Urban legislation is the collection of policies, laws, decisions and practices that govern the management and development of the urban environment. Urban law is necessary to create a stable and predictable framework for both public and private sector action in order to: guarantee inclusion of the interests of vulnerable groups, define conditions for access to land, infrastructure, housing and basic services; lay out rules for planning and decision-making; push for improved livelihoods and living conditions through setting the requirements for urban development initiatives.
UN-Habitat has engaged with over 40 Member States regarding the reform of their legal frameworks since 2013.
Significant achievements in increasing the capacity of local and national governments in implementing enabling regulations for city extension have also been made across all of the ‘Achieving Sustainable Urban Development’(ASUD) City Extension projects (Philippines, Rwanda, Mozambique, Egypt and Colombia).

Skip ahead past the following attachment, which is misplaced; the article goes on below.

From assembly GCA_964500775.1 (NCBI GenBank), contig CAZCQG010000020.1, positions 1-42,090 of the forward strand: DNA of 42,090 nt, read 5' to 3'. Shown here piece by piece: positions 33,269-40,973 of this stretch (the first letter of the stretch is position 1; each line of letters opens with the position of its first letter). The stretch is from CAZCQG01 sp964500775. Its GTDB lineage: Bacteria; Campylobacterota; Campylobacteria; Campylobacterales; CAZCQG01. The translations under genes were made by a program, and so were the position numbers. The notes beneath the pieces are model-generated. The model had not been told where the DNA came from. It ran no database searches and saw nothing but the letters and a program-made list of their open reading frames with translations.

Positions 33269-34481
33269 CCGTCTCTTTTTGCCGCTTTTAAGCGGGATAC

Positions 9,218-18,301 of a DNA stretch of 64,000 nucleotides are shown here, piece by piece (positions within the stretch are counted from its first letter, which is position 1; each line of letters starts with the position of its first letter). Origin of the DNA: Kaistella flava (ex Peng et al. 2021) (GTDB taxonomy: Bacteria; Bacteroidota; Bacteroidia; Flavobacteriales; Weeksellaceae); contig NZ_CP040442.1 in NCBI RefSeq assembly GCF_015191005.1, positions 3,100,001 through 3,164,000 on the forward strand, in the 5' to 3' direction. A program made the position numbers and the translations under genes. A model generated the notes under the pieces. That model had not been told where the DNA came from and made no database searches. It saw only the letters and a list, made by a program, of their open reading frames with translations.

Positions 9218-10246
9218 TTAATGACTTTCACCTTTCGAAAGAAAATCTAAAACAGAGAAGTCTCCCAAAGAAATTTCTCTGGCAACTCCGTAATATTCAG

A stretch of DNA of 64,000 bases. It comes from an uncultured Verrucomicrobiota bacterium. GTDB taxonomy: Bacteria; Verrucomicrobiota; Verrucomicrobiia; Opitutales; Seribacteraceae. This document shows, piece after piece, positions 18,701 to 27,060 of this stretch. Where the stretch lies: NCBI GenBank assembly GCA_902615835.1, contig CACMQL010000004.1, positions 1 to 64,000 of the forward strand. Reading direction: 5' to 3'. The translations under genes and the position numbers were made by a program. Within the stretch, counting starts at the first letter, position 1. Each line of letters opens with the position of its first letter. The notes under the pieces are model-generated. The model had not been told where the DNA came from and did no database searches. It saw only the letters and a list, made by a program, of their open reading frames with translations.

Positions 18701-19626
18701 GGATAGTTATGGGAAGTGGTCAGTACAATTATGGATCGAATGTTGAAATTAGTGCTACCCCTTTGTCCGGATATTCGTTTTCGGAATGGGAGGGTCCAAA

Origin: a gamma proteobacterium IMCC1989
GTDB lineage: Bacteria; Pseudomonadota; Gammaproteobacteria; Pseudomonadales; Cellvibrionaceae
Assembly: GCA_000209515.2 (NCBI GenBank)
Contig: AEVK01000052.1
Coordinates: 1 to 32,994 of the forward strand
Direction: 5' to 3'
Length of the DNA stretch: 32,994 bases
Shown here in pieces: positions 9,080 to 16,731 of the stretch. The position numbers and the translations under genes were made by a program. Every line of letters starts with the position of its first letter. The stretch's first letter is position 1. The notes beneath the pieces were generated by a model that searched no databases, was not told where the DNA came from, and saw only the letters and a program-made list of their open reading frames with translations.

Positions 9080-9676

The ‘Future Cities’project for Saudi Arabia is reviewing the legal framework for urban planning and development control, providing the evidence base and impact assessments for the formulation of new primary legislation and regulatory instruments at the national, provincial and local levels. The review of the Egyptian legal framework and the identification of urban redevelopment and densification best practices in Egypt have created a momentum for change in the country, contributing to the preparation for different policy options and supporting legal reforms on urban planning and land readjustment that have culminated in the adoption of draft primary legislation by the national government and in amended practices at the governorate level.